Literary Lessons: What I learned from the axe-wielding murderer, Rodion Romanovich Raskolnikov

The End

In a recent post, I reviewed Graham Green’s The End of the Affair, which I added to my list of “profoundly impacting novels“. A commenter on this post, one Peter Galen Massey, remarked my inclination toward rather, uhm, “unstable” characters. One such character is Rodion Romanovich Raskolnikov, the protagonist of Dostoevsky’s 1866 novel, Crime and Punishment. This got me thinking—navel gazing, of course, of which I am want to do while whistling away at work—and my thoughts lingered first on why am I attracted to these more reckless characters? and, furthermore, what does this reveal about my own character?

Once I came to the conclusion that I don’t revere Raskolnikov for his axe-wielding abilities, I set out to undertake an explanation as to why nearly every other year I come back to such a large and engrossing novel, such as Crime and Punishment. But to explain this phenomenon, I have to quickly summarize C & P. Alright, here it goes.

The novel is a reverse crime novel, i.e. we know who dunnit. In fact, we are privy to the murderer’s thoughts and actions both before and after the deed is done. There are six parts of the novel, and the first part is the murder. The rest is how Raskolnikov atones for this murder. Along the way there are some amazingly beautiful characters (including the Marmeladov family—who were actually the basis for the original novel of C & P, entitled The Drunkards—, Raskolnikov’s buddy Dmitri Razumikhin, and Porfiry Petrovich, to name just a few). Raskolnikov is a poor law student, and happens to follow a bit of Nihlism that is popping up around St. Petersburg at the time—Russian Nihlism, German Nihlism‘s uglier, angrier, and drunker sibling. Raskolnikov murders a pawn broker, Alyona Ivanovna, whom he has convinced himself, after hearing a conversation in a bar, is worthless and that the world would be better without her in it.

The first portion is Rodya not only plotting the murder, but convincing himself that it is okay. Now, here’s where the book becomes something more than just a run-of-the-mill, mystery-thriller-dime-store-novel stuff. CSI does this stuff to death, right? (excuse the pun): someone is murdered, and they have to find not only the killer, but his/her motive as well. Well, here’s the deal with Dostoevsky: we get to actually watch and imagine Rodya justifying murder—an act no normal individual can reasonably justify. Yes, murders are everywhere. Go ahead, turn on CNN, I’ll wait… but being inside the thoughts of someone who is convincing himself that murder is permissible is absolutely insane. It is raw, ugly existentialism.

Stuttgart StrasseSo, what I learned from Raskolnikov is that one must justify ones actions to two sets of peoples. First there is yourself. You simply must justify yourself each and every day you exist. And most of you, and me, have a preexisting justification for our daily lives. For example, why we eat bacon, why we wear jeans, why we take 10 minute showers, etc. The next set of peoples are the society in which you live. There are laws, both subtle and pronounced, for which each of is responsible for the sake of a peaceful existence. Such as, Thou shalt not steal, murder, worship false idols, and stopping at red lights, paying taxes for wars we protest, pirating music, etc. The weird (and beautiful) part is that both of these conditional clauses are dependent upon environment. In example, let’s say, in Germany, jaywalking is a huge no-no, but it is mostly enforced by social conditions. Whereas in New York, jaywalking is a part of the environment and one can and will justify their right to jaywalk with the proverbial, “Hey! I’m walkin’ here!” This response would not fly in Deutschland.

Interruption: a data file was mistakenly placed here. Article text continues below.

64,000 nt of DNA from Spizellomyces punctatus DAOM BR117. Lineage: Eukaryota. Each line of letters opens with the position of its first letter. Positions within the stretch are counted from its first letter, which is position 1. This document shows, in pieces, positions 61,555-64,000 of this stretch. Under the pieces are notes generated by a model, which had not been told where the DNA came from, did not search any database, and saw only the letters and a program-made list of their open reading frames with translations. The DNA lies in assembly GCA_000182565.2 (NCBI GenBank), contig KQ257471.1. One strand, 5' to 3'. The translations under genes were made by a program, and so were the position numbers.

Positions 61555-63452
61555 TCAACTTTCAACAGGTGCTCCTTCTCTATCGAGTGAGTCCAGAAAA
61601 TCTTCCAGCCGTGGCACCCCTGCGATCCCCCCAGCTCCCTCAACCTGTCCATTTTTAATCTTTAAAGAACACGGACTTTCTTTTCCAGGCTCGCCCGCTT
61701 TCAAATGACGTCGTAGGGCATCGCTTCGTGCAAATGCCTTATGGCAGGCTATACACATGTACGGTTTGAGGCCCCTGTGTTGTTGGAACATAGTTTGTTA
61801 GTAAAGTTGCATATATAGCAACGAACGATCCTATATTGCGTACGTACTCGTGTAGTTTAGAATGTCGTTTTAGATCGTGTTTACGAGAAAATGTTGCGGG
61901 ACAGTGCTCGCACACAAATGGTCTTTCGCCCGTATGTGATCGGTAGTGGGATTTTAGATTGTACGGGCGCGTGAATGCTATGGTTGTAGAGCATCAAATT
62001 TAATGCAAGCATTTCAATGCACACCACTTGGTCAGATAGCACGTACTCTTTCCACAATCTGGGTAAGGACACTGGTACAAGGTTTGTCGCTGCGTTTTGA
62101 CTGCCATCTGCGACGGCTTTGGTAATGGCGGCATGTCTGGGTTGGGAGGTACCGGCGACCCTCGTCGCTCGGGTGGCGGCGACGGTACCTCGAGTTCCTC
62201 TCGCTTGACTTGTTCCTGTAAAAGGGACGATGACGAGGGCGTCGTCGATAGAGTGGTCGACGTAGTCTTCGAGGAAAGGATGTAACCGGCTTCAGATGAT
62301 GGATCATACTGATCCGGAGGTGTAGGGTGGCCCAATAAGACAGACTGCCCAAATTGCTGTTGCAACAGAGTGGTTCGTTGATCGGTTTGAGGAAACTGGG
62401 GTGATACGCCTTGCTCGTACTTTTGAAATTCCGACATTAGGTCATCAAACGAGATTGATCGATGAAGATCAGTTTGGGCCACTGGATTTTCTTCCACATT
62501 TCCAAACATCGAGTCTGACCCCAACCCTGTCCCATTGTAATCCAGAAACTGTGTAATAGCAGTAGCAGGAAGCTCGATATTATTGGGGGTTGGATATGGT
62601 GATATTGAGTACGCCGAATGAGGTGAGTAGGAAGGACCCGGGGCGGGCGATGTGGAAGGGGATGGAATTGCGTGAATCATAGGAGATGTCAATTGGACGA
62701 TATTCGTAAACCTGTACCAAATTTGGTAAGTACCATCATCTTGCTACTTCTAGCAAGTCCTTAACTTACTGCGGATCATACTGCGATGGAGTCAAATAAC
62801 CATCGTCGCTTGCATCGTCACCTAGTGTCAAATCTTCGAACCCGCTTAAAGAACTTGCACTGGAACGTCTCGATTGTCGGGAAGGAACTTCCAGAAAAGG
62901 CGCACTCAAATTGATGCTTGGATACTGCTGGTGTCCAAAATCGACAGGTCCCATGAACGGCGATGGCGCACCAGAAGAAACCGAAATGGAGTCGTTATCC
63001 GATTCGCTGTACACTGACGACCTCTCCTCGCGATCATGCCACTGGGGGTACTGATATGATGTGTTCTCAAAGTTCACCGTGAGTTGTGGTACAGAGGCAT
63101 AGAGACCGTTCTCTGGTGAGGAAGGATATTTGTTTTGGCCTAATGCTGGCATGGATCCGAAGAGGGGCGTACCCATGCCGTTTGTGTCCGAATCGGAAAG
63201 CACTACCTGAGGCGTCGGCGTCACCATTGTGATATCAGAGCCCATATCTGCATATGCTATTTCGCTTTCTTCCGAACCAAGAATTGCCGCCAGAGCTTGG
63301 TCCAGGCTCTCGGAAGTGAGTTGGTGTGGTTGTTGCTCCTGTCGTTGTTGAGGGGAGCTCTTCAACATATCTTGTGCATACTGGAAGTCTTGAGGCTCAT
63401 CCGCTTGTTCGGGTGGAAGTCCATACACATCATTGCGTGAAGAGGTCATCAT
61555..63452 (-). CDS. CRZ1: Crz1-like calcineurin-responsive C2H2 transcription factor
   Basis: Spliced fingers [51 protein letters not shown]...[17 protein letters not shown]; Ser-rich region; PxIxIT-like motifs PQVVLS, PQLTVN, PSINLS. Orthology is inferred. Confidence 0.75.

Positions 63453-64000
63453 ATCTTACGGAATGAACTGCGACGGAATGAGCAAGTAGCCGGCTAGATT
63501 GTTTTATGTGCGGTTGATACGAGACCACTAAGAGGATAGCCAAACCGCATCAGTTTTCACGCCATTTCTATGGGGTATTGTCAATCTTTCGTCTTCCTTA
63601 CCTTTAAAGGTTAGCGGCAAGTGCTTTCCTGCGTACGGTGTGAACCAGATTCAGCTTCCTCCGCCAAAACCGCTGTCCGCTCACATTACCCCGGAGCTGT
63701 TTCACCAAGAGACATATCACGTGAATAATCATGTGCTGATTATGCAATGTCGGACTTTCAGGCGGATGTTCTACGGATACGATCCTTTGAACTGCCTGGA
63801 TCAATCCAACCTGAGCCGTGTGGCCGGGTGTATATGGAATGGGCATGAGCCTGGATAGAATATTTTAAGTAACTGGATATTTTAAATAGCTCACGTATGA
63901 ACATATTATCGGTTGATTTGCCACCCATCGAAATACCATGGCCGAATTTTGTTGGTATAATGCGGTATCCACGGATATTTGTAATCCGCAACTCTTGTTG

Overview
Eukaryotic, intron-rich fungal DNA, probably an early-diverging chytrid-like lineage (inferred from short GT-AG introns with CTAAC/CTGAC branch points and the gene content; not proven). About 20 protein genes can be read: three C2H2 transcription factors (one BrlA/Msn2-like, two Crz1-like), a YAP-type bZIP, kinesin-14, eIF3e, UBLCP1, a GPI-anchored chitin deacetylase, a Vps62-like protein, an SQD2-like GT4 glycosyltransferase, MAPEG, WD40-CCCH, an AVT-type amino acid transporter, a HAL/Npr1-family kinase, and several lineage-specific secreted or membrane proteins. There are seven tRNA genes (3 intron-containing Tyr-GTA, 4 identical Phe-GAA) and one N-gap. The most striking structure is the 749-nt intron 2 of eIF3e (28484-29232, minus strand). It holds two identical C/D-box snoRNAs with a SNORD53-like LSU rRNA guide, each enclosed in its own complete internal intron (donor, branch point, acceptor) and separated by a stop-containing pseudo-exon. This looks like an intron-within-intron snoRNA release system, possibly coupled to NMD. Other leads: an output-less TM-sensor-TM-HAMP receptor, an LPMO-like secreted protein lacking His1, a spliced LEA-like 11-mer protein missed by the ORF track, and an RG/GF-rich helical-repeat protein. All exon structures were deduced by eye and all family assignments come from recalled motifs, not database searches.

What is unique about Raskolnikov is that he overcame the most important person who kept telling him no: himself. Once he overcame that… well, that’s only the first part.

The rest of the novel is whether this “overcoming of self” is justifiable within societal norms, laws, and customs. Spoiler alert: it’s not. Rodya confesses in a populated square in the middle of St. Petersburg after an interesting scene where Sonya Marmeladov reads the story of Lazarus to him. And another scene where he confesses to the police, but they don’t believe him! (Ugh, that is a tough one to read). It should be no surprise that Christianity is impetus for Raskolnikov’s confession. It is personal guilt that eventually overcomes him, and guilt is the driving force behind Roman Catholicism, not to mention Christianity as a whole. Suffering is purposeful and personal for Raskolnikov. But atonement is not only personal, it is societal—which is why his confession is performed in a public square. Raskolnikov has overcome personal guilt to become this übermensch, or so at least he thinks (what is ultimately played out in C & P, is that the übermensch is an impossibility, if not a strict rarity, because of civilized norms).